Fun with simple lookup tables

Table of Contents

Luhn Algorithm

In the book "Think Like a Programmer", one of the leading chapters discusses writing a Luhn Algorithm application. Once you read this correctly – so, two tries by me, due to late night reading – the code is straight forward and fun to consider.

The method taken by that text covers a very literal "by the algorithm" interpretation. There is absolutely nothing wrong with this, and it has several points in its favor. However, I have grown more interested in lookup table based approaches.

To that end, I thought I would try this with elisp. What I came up with is the following:

(defun luhn-check (code)
  (let ((len (length code)))
    (equal 0
           (mod (loop for i from 1 to len
                      sum (cadr (assoc (elt code (- len i))
                                       (if (equal (mod i 2) 0)
                                           '((?0 0)
                                             (?1 2)
                                             (?2 4)
                                             (?3 6)
                                             (?4 8)
                                             (?5 1)
                                             (?6 3)
                                             (?7 5)
                                             (?8 7)
                                             (?9 9))
                                         '((?0 0)
                                           (?1 1)
                                           (?2 2)
                                           (?3 3)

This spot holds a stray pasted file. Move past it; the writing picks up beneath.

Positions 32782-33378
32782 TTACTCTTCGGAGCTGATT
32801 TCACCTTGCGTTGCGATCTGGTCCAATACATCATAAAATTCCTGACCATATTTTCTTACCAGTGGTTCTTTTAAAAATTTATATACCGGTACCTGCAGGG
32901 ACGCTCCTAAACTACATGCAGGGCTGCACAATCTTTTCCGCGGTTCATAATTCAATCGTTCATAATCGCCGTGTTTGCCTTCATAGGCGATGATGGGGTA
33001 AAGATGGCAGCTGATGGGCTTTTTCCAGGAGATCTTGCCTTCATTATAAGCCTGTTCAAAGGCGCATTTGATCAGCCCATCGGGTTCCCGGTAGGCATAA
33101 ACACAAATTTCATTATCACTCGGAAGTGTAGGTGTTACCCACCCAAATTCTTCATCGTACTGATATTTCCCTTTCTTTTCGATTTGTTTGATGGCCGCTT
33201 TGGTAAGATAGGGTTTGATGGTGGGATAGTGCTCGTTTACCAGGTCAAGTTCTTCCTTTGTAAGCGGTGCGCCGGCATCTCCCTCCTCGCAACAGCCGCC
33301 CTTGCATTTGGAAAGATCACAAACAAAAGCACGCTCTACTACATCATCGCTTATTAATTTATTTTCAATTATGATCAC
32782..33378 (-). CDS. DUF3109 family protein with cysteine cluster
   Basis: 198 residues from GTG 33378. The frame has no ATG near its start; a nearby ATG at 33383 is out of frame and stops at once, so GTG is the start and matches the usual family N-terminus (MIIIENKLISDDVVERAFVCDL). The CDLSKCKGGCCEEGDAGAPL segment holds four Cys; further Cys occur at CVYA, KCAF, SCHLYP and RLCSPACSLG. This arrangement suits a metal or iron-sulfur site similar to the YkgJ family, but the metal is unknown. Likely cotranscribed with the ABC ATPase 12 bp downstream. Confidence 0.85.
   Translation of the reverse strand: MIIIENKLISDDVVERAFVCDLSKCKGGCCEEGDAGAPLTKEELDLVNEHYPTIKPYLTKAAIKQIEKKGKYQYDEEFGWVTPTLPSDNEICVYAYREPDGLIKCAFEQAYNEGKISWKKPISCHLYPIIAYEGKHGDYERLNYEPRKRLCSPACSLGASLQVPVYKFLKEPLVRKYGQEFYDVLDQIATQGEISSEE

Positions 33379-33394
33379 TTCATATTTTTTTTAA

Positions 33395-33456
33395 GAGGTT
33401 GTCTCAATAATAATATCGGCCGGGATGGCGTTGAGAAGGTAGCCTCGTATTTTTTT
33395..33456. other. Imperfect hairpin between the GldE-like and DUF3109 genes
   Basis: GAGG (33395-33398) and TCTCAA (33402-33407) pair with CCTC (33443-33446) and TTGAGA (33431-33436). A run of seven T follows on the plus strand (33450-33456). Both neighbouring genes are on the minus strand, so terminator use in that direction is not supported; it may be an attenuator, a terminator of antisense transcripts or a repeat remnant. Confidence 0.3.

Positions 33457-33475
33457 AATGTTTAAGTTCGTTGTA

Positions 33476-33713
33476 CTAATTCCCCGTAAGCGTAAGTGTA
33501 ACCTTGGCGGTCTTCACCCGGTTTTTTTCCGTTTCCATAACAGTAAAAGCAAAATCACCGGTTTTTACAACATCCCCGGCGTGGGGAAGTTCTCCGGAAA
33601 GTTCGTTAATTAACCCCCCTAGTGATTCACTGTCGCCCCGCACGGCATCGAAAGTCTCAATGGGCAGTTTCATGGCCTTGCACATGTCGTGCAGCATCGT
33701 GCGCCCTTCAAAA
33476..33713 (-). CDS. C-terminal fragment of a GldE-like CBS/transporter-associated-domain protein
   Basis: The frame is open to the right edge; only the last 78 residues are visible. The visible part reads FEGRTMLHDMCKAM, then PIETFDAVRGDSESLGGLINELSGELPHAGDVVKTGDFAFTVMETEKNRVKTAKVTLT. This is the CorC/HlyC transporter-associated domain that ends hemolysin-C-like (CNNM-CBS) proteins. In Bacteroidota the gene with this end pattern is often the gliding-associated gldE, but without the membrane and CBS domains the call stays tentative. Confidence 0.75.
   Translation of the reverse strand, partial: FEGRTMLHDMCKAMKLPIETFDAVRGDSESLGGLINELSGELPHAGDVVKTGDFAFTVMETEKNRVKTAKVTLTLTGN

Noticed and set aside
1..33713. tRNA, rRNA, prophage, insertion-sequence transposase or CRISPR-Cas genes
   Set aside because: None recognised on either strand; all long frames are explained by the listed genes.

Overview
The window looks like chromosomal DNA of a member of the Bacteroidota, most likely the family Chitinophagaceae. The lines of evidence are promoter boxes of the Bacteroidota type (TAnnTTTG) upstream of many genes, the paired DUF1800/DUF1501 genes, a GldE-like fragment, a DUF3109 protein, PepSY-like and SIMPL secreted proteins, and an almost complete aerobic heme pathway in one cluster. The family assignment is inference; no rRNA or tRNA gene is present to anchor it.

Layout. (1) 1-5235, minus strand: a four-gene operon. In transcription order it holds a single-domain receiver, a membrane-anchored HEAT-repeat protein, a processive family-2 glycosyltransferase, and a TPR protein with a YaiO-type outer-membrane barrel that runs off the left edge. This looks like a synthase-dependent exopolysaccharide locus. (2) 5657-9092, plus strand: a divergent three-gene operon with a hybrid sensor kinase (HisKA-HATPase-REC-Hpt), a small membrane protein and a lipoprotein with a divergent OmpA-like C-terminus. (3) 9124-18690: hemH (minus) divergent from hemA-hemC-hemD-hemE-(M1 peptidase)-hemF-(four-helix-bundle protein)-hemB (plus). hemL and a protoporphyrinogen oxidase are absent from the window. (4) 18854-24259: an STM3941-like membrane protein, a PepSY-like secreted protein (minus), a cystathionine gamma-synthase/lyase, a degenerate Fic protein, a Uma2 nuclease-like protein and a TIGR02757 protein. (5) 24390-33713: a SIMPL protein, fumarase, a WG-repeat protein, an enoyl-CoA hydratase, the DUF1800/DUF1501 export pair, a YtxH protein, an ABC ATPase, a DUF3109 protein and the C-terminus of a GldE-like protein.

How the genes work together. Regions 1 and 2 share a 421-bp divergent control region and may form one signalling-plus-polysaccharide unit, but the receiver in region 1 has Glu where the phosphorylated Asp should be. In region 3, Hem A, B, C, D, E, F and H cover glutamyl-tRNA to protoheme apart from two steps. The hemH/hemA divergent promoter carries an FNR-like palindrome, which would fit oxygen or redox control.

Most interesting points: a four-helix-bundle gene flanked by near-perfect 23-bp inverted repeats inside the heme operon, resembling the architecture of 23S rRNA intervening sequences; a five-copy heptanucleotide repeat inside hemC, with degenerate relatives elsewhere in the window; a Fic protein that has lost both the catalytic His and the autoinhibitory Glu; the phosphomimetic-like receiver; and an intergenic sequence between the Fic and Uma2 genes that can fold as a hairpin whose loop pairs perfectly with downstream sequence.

(?4 4)
                                           (?5 5)
                                           (?6 6)
                                           (?7 7)
                                           (?8 8)
                                           (?9 9))))))
                10))))

(append '(("*Input*" "*Result*"))
        (mapcar (lambda (n) (list n (luhn-check n)))
                '("1230"
                  "1231"
                  "1232"
                  "1233"
                  "1234"
                  "1235"
                  "1236"
                  "1237"
                  "1238"
                  "1239"
                  "25239")))

Which, thankfully, gives what look to be the correct answers below. Yes, I originally screwed up the check for odd/even digit. Yay tests.

Input Result
1230 t
1231 nil
1232 nil
1233 nil
1234 nil
1235 nil
1236 nil
1237 nil
1238 nil
1239 nil
25239 t

At any rate, what did I get to learn in this small exercise? Not much, to be honest. Seeing the lookup tables does show that 0 and 9 are unchanged in the branch, so I can see how these would not catch all transliterations easily.

Checking the Wikipedia page, I see there is also a weakness around some twin digits. That is not tough to see, but I am not sure that this method presents them more obviously than the other.

Author: Josh Berry

Created: 2017-01-15 Sun 22:55

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